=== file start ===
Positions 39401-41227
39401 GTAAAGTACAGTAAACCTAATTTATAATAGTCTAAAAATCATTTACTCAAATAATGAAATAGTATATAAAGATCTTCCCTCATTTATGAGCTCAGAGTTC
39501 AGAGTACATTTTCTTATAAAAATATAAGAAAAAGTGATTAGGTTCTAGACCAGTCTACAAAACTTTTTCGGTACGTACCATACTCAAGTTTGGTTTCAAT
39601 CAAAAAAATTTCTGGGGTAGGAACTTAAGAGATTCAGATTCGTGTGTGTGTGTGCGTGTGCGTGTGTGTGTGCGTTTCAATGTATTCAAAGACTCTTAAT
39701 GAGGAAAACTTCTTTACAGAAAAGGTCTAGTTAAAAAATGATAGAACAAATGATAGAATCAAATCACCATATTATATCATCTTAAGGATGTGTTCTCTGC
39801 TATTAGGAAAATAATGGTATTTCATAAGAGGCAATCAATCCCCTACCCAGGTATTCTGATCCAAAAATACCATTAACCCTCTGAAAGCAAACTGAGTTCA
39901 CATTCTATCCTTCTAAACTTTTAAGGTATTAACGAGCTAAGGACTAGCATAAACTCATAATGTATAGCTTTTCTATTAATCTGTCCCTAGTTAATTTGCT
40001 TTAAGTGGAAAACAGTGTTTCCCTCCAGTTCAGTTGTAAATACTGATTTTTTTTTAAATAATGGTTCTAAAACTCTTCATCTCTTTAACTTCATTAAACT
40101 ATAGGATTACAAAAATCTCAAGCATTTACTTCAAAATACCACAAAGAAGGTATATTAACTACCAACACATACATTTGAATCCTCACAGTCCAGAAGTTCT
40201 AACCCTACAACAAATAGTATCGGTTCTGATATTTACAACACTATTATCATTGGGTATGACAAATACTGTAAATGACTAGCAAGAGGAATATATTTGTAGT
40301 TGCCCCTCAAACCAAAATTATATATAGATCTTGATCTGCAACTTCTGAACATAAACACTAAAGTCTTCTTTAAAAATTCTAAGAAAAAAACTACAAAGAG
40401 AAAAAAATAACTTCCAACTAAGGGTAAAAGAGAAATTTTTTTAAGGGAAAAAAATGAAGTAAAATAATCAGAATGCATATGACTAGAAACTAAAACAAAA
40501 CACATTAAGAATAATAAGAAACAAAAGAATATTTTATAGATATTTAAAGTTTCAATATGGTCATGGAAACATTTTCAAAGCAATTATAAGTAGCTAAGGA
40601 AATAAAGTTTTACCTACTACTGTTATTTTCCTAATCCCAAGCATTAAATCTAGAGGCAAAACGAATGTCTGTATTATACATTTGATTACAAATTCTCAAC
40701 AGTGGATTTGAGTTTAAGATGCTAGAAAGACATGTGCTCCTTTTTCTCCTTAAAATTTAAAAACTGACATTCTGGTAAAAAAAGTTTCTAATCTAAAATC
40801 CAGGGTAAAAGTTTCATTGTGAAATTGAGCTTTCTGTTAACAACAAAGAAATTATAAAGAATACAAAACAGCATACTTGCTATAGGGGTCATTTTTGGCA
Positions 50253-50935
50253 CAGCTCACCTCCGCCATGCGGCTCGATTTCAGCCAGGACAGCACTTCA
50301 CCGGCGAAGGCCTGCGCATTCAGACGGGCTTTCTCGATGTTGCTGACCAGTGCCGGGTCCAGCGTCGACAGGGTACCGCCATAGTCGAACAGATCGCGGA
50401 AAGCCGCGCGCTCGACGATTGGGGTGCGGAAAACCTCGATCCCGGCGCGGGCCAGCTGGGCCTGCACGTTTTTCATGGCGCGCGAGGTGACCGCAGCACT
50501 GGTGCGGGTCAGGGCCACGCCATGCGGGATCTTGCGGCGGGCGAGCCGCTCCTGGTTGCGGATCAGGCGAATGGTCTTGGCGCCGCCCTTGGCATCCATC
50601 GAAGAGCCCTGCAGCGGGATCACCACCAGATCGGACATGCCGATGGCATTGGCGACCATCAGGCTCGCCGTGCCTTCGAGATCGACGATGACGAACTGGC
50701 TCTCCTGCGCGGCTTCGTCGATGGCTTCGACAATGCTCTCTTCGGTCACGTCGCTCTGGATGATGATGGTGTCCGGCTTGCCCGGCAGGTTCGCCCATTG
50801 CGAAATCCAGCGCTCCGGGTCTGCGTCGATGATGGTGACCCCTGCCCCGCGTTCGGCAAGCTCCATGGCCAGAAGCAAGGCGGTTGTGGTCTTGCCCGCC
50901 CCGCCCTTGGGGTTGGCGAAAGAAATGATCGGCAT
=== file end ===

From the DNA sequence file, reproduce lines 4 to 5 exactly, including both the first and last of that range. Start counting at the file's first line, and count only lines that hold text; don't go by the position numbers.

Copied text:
39601 CAAAAAAATTTCTGGGGTAGGAACTTAAGAGATTCAGATTCGTGTGTGTGTGTGCGTGTGCGTGTGTGTGTGCGTTTCAATGTATTCAAAGACTCTTAAT
39701 GAGGAAAACTTCTTTACAGAAAAGGTCTAGTTAAAAAATGATAGAACAAATGATAGAATCAAATCACCATATTATATCATCTTAAGGATGTGTTCTCTGC